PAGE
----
The vice president of an industrial parts supplier explained the retirement package his company would offer me. I wondered why we were talking about it. At 18, all I could think about was a weekly paycheck and $1.85 an hour.
Years later, I notice that even forward-thinking young people hardly ponder retirement more than I did.
LinkedIn profiles tell of a new day, when professionals are packing their résumés with work histories broken into three years, 18 months, 12 months and even three months.
Three years is long. Companies hire help from temporary agencies, so they don’t have to commit to a workforce they might not need for long. Forecasting business several years out is difficult to do when technology changes at blinding speed and strong competitors can enter the market almost instantly from unexpected corners.
Consumer preferences and demands change, too, taking their toll on the job security of the individuals who help provide services and products.
Most people I know who are in their 40s or 50s plan to work much longer than they assumed in earlier years. And plenty of workers in their 60s and 70s still need employment to survive.
Maybe that’s OK. Maybe expectations are the problem. Expecting to retire at 65 was a modern invention that shaped many a person’s self-image, motivation to work, and — of all things — a sense of justice.
My father worked until 55 and has been drawing substantial compensation from the federal government for 45 years. That’s 30 years of service followed by a stretch of benefits not many workers expect nowadays.
The good news is they won’t be disappointed.
I don’t plan to retire until 85 — at the soonest. I’ve studied and practiced for a long time to assemble the skill-set I enjoy. Quitting before I’ve put it to use for at least another 25 years would be a crying shame.
Much of my time is spent helping other people figure out the two big questions I wrote about in four recent columns: Who am I at this point in life, and what do I want to do.
This work is terribly important to clients and puts money in my pocket. I only had to be patient while assembling the skill-set that positioned me for creating several different streams of revenue.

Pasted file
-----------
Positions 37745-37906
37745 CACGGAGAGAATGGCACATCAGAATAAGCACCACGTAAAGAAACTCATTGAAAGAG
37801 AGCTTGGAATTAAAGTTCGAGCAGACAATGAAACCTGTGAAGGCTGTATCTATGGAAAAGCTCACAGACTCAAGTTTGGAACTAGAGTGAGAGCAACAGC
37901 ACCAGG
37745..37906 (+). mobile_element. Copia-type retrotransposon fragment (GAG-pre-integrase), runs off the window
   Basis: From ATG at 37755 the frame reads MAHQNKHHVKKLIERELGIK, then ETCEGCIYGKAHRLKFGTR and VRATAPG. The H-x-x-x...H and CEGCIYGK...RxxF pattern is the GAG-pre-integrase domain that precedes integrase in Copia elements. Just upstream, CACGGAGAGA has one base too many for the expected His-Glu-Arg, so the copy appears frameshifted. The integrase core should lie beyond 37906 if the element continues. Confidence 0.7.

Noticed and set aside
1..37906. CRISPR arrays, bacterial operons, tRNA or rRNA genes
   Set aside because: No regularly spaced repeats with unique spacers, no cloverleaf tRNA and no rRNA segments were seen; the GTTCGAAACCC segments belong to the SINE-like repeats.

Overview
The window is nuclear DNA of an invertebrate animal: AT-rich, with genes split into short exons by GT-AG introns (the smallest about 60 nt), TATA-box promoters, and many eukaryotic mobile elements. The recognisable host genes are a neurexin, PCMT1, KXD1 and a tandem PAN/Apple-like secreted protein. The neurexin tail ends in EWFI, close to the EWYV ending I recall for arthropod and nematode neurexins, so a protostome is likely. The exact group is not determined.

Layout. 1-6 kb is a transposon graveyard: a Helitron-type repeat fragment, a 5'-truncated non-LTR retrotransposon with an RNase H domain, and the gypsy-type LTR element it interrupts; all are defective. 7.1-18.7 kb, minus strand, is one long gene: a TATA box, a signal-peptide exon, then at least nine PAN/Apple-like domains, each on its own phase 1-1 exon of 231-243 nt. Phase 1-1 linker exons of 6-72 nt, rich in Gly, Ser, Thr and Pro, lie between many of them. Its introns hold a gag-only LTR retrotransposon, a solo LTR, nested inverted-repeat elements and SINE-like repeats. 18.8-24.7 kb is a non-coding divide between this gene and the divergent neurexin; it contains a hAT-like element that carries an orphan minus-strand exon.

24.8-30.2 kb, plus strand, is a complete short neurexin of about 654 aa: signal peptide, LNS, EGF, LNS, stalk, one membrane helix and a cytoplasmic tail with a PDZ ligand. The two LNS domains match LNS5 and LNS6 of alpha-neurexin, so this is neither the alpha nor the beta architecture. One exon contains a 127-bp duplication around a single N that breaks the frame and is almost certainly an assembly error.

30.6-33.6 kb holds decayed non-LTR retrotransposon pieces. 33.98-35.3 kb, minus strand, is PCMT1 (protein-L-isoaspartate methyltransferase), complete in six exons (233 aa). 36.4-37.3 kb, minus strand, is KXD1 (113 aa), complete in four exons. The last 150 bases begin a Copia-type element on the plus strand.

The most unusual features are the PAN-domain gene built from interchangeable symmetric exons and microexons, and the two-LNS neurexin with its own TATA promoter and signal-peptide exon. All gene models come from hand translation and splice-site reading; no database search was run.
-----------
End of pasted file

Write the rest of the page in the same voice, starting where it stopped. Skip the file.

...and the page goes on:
If I were looking to retire, I would not have planned my life this way. There is no end to the businesspeople who need this service of getting answers and translating them into information products, and I’m having too much fun to quit.
One overlooked reason why so many workers are disappointed by delayed retirement is that they wait too long to start it. Retirement can be done in degrees; you don’t have to completely stop working.
After all, most retirees continue clocking in somewhere because they don’t want to burn through their money, or they need more of it, or they just want to stay busy.
My wife and I lived the semiretired life in our 20s. She was an RN, and I had a few degrees under my belt. We worked very part time, carried a small load of responsibilities, whiled away the days as we chose and got retirement out of our systems.
I also used that time to plan for the future, for the fun I’m having now with niche-y, challenging, enjoyable work. That is an enviable combination.
People who don’t enjoy their work more than they want to escape it will naturally want to retire while they’re still healthy and have many years left to play.
An alternative approach is to plan your life so as to position yourself for making money in a pleasant way. The fulfillment is worth the considerable positioning effort if you plan to live a long life.
If you want to be involved in your work more than you want to be delivered from it, retirement is neither distracting nor interesting. This is a great mystery to people who can’t imagine clocking in one more day than they must.
However, the concept is simple: People who prepare themselves to qualify for, and obtain, pleasant work will not spend their time longing for the last day of it.
Max T. Russell writes for the international business intelligence community. You can contact him via his website, maxtrussell.com.